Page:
Goodbye Golden Bows: renamed McDonald’s to reopen in Russia

  • McDonald’s has been very popular in Russia since the early 1990’s
  • It is among the Western companies leaving Russia for Ukraine
  • The company had operated about 850 restaurants in Russia
  • McDonald’s restaurants will reopen on Sunday with a new property

June 10 (Reuters) – Sunday marks a new dawn for fast food lovers in Russia as old McDonald’s Corp. restaurants (MCD.N) reopen with a new brand and ownership, more than three decades after the arrival of the popular western fast food chain.

The relaunch will begin on Russia Day, a patriotic holiday celebrating the country’s independence, on the same landmark as Moscow’s Pushkin Square, where McDonald’s first opened in Russia in January 1990.

In the early 1990s, when the Soviet Union collapsed, McDonald’s came to embody a thaw in Cold War tensions and was a vehicle for millions of Russians to enjoy American food and culture. The departure of the brand is now a powerful symbol of how Russia and the West are turning their backs.

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McDonald’s said last month that it was selling its restaurants in Russia to one of its local licensors, Alexander Govor. The deal marked one of the most important business ventures since Russia sent tens of thousands of troops to Ukraine on February 24th. read more

McDonald’s iconic “Golden Bows” have been removed to Moscow and St. Petersburg, where they will give way to a new logo that includes two French fries and a burger on a green background. The reopening will initially cover 15 locations in Moscow and the surrounding region.

The name of the new chain remains a well-kept secret. A change in the name of the McDonald’s app on Friday in ‘My Burger’ sparked some excitement online, but the chain’s press team said this was only temporary, the RBC newspaper reported.

A slogan on the home page of the app said, “Some things are changing, but stable work has come to stay.”

Russian media, citing leaked images from the new menu, have reported changing the name of dishes such as Filet-O-Fish to “Fish Burger” and Chicken McNuggets to simply “Nuggets.” Reuters was unable to verify the changes.


A worker wears a disassembled McDonald’s Golden Arches outside a restaurant in St. Petersburg, Russia, on June 7, 2022. REUTERS / Anton Vaganov

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Govor has said it plans to expand the brand to 1,000 locations across the country and reopen all of the chain’s restaurants in two months. But there may be some headwinds.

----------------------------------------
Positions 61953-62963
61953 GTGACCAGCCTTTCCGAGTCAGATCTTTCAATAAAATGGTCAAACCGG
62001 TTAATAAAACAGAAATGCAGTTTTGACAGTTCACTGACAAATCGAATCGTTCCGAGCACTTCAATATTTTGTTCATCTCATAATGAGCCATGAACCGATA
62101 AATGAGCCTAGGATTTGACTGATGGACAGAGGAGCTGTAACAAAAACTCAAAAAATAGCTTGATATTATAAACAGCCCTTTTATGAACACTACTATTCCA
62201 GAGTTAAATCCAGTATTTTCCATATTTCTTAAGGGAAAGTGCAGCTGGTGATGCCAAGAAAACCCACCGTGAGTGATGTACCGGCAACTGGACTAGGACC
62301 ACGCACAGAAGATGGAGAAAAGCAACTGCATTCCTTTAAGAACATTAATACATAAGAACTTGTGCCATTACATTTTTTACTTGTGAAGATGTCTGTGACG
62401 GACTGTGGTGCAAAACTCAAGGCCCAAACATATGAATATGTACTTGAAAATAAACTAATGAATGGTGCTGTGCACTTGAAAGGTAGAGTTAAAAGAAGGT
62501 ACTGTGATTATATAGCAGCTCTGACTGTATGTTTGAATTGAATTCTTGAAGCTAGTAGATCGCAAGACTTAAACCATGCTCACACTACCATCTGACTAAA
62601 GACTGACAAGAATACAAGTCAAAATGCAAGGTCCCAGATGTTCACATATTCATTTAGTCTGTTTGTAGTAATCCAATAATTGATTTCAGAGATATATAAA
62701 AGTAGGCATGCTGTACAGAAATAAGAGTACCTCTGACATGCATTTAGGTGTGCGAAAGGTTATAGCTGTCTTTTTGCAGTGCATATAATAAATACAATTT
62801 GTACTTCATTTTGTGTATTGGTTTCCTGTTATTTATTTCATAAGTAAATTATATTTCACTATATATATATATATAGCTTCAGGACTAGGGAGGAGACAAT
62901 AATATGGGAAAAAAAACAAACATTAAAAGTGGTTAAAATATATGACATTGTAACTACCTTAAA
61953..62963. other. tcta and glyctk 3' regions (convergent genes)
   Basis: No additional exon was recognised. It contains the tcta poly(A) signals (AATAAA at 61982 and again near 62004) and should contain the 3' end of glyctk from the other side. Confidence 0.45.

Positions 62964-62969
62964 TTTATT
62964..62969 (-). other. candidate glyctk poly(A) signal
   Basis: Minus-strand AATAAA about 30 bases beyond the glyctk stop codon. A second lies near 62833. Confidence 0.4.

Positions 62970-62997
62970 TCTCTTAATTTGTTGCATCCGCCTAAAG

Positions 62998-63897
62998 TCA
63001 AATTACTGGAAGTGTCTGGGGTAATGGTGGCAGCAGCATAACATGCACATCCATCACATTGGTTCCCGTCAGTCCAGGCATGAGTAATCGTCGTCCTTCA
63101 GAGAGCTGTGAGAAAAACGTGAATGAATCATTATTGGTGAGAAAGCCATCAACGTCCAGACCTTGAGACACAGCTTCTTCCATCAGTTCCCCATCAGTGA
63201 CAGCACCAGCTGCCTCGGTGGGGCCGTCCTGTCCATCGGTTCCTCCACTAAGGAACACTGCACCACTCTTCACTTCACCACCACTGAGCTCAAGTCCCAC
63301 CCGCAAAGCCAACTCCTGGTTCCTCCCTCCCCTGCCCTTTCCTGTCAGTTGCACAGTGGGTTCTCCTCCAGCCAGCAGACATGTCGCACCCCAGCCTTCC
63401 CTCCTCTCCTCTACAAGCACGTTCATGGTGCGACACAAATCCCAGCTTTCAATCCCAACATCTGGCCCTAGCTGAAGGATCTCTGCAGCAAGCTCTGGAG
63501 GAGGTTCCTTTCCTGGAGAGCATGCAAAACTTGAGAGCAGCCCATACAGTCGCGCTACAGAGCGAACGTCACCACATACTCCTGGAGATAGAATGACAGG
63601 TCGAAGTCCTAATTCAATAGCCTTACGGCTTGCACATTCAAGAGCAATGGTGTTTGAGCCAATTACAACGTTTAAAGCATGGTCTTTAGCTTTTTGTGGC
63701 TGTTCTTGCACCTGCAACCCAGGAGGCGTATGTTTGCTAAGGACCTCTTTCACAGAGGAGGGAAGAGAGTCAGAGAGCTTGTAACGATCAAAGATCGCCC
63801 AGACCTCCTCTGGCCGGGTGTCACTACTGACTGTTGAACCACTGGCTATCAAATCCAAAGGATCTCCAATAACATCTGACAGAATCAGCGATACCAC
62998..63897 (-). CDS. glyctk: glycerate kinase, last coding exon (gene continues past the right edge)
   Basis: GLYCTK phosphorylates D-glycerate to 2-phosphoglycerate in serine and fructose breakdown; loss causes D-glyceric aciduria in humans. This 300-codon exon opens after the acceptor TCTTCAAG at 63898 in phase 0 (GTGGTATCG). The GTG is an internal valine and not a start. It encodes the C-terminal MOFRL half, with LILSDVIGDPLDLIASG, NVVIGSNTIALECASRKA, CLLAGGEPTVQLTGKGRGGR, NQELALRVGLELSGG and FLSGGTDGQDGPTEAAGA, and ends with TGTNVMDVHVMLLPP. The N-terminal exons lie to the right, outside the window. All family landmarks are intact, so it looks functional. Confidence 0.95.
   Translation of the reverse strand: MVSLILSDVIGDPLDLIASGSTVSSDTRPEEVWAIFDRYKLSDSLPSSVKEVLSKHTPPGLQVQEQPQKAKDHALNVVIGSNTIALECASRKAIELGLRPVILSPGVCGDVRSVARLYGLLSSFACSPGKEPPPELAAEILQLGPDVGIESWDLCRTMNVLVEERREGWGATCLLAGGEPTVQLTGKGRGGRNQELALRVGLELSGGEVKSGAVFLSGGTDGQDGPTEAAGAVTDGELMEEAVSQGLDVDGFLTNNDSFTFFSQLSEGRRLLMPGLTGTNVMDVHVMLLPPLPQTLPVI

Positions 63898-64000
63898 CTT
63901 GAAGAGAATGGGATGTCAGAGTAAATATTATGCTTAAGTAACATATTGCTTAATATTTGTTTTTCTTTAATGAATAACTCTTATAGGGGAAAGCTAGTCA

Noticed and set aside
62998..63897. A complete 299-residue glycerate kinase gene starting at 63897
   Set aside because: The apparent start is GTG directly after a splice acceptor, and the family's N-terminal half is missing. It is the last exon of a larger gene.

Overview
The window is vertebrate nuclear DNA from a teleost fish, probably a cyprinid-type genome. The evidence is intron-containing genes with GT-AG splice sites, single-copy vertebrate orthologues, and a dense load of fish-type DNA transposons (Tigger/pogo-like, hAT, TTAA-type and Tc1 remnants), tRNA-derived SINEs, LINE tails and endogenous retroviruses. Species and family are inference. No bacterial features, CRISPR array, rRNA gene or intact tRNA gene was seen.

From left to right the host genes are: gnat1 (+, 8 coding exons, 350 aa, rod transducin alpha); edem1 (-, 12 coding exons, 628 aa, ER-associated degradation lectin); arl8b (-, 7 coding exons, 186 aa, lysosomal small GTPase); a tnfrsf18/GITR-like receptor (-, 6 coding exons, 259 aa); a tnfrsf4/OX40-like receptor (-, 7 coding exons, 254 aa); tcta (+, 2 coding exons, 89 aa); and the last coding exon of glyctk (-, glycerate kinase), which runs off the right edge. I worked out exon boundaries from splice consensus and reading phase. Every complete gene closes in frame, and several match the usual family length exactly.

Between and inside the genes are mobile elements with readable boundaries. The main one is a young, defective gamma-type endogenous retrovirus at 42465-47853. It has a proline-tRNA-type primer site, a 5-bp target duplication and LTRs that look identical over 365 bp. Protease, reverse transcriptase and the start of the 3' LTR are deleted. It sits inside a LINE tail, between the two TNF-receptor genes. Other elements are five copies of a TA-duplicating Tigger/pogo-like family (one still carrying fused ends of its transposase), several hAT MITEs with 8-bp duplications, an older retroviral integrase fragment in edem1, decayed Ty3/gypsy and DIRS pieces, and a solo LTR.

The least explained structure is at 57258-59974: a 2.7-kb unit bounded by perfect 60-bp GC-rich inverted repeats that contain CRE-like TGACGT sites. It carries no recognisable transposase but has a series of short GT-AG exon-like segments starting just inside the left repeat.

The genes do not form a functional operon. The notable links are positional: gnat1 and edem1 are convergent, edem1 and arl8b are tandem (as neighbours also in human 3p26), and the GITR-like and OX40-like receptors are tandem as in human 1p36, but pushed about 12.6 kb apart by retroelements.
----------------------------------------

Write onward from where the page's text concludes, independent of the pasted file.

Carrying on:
It takes decades to build a brand, said Peter Gabrielsson, a professor of international marketing at Vaasa University in Finland, and the new launch is crucial to the brand’s future success.

“Opening day is important because it’s the first time consumers can really feel, touch and see the brand and what it stands for,” he said. “It’s important what the reaction is, and obviously people will compare it to McDonald’s.”

McDonald’s, the world’s largest burger chain, had owned 84% of its nearly 850 restaurants in Russia and raised up to $ 1.4 billion after the sale to Govor, which GiD LLC had previously run 25 restaurants .

Oleg Paroev of McDonald’s Russia has said other franchisees would have the option of working with the new brand, but the traditional McDonald’s brand will leave the country. McDonald’s has said it will retain its trademarks.

Last year, McDonald’s generated about 9%, or $ 2 billion, of its revenue from Russia and Ukraine. McDonald’s has the right to repurchase its Russian restaurants within 15 years, but many of the terms of the sale to Govor are still unclear.

The TASS news agency said Wednesday that McDonald’s would remain open as usual at Moscow and St. Petersburg airports and train stations until 2023, citing a source close to Rosinter Restaurants (ROST.MM), another franchisee.

“Rosinter has a unique agreement under which the American corporation cannot take out the franchise. They can operate in peace,” the TASS source said.

Rosinter declined to comment. McDonald’s did not respond immediately.

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Reuters report Matt Scuffham and Gareth Jones edition

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